Commodity Update: U.S. pork outlook in 2022
GreenStone Commodity Update: U.S. pork outlook in 2022


There are definite pros and cons affecting the current hog industry, but economists believe hog farmers have every reason to be optimistic going into 2022, as long as the U.S. can keep foreign animal diseases (FAD) such as African swine fever (ASF) out of the country.


ASF is found in countries around the world. More recently, it has spread to the Dominican Republic and Haiti. ASF has also spread through China, Mongolia, and Vietnam, as well as within parts of the European Union. It has never been found in the United States and producers are working hard to keep it that way.


Should a FAD like ASF or foot-and-mouth disease be detected in a U.S. herd, exports would immediately be shut down resulting in an oversupply of the U.S. market and dramatically lower prices.


“Farmers have long been focused on keeping disease out of their farms via biosecurity protocols, but have been seeking and implementing additional biosecurity measures given this increased risk,” says Kyle Hurley, GreenStone Farm Credit Services, vice president of agribusiness lending.


The 2022 forecast follows a banner year in 2021, which helped soothe the wounds created by the 2020 pandemic. Hog prices rebounded sharply in 2021, allowing for moderate to strong profitability following a very difficult 2020, during which most operations endured significant operating losses due to the disruptions in the food supply chain (particularly pork processing) caused by Covid-19. This resulted in low prices, backed up sales, and in the worst cases, depopulation of hog inventories.


“The reduced supply of hogs in 2021, coupled with strong domestic and export demand, resulted in one of the strongest years for earnings for producers, which was much needed,” said Hurley, but warns he expects 2022 profit margins to tighten.


“Cautious optimism is how I would characterize farmer sentiment and the industry outlook for the year ahead,” he added. “Year-to-date prices have been profitable and the futures markets, at present, provide additional profit opportunities for the next two quarters and an above average 4th quarter (losses in Q4 are the typical pattern).”


Supplies are expected to remain short. Most contract months on the CME are at or near contract highs, according to Hurley, and are at the highest prices since 2014.


“This does create significant opportunities for producers to hedge or forward contract sales at profitable margins at their current cost of production, despite higher feed prices and increasing labor costs,” he said.


As of the last quarterly USDA Hogs and Pigs Report (Dec. 21), U.S. market hog inventories are down 4% over a year ago, due in part to reduced sow numbers beginning in 2020, but also from health challenges the industry has been combatting.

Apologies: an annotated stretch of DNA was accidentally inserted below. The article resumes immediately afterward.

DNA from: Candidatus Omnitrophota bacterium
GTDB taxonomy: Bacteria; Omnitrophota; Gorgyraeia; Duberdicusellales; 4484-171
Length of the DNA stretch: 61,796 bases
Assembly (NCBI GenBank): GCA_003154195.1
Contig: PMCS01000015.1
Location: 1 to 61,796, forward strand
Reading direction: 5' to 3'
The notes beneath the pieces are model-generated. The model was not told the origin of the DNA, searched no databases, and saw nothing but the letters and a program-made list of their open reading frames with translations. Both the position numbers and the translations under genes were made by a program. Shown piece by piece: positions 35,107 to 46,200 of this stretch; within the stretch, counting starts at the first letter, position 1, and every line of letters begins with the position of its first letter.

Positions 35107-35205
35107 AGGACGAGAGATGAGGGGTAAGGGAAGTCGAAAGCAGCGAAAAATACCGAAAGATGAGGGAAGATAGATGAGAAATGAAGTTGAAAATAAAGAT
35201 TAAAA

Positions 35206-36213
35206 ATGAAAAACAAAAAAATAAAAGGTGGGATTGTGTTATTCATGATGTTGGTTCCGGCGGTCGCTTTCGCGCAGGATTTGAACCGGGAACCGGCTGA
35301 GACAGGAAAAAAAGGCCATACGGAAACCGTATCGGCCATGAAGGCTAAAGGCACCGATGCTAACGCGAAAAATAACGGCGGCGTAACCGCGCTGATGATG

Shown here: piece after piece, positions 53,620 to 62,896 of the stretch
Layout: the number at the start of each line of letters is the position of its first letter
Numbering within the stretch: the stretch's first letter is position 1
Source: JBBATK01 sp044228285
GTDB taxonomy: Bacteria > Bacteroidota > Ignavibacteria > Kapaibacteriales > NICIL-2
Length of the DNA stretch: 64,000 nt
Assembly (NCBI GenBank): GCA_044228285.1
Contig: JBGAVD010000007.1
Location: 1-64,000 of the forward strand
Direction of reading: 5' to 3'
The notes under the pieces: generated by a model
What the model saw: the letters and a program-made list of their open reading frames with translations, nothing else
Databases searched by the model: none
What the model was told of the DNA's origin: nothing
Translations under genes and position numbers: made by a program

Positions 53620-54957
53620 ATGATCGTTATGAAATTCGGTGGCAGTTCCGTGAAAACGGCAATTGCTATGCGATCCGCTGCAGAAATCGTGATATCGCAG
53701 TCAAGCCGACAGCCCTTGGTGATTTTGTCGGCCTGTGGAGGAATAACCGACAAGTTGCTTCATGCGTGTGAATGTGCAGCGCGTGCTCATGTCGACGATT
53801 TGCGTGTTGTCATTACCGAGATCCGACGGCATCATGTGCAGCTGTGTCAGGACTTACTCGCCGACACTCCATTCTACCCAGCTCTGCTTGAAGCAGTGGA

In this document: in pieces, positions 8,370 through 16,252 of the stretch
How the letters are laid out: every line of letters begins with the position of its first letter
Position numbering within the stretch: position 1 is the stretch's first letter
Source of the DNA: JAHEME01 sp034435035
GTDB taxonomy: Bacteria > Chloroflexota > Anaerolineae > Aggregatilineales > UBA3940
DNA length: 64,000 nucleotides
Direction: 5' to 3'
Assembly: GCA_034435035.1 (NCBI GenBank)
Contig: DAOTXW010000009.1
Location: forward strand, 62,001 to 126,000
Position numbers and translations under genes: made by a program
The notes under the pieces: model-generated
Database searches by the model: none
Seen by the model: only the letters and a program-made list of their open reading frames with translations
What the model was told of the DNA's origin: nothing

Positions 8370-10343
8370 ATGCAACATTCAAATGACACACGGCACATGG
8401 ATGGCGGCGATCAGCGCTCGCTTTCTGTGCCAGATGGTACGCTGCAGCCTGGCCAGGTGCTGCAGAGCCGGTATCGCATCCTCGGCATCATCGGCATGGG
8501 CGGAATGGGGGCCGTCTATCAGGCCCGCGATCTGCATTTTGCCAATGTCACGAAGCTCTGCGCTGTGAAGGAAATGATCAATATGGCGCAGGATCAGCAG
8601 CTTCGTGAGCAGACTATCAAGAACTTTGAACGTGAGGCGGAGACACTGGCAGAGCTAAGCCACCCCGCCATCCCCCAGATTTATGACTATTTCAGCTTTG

Particularly, certain strains of PRRS (porcine reproductive and respiratory syndrome) have resulted in increased reproductive issues and mortality in all phases of production.


“Given the market volatility, prior years’ losses, health challenges, increased potential production regulations (like California’s Prop-12), and supply chain issues resulting in higher costs and delays in obtaining building materials, there is very little expansion happening or expected in U.S. sow numbers and hogs marketed through 2022,” Hurley said.


According to the USDA March 15 Market Outlook report, 2022 pork production forecast is reduced by 65 million pounds from last month on lower-than-expected February slaughter numbers, the likelihood of higher average carcass weights in the second half of the year, and evidence of elevated disease risks, also late in the year.


The upside of this stagnation in expansion – pork supplies remain below year-ago levels – is an extended period of profitability for the industry.


The United States is the world's third-largest producer and consumer of pork and pork products. In recent years, the U.S. has been either the world’s largest or second-largest exporter of pork and pork products, with exports averaging over 20% of commercial pork production in most years.


U.S. hog prices depend on domestic meat demand as well as the ability of the industry to export pork out of the country, according to Scott Brown, an economist at the University of Missouri. Strong exports of U.S. pork to China will move hog prices higher, while a reduction could make prices move lower.


Forecasts for U.S. pork exports in the first and second quarters of 2022 are reduced on weaker demand prospects in major importing regions. Total 2022 exports are expected to be 6.73 billion pounds, 4.3% below last year, according to USDA.


Despite that, “Exports should continue to support higher prices given global pork production issues and increased demand for protein,” Hurley said.


Two production hurdles cutting into profits are feed and labor costs.


“Feed costs are one of the strong headwinds facing farmers,” Hurley said. “Driven by historically very high prices for corn and soybean meal, other feed ingredient costs are also significantly higher due to logistics issues and increased manufacturing costs.”


Currently, many production systems are operating with less than a full staff.


“In some cases, they have multiple positions to fill given competition for labor with local non-farm employers,” Hurley said. “To keep employees in a very tight labor market, producers have found it necessary to increase wages and/or benefits significantly in the last 3-6 months.”


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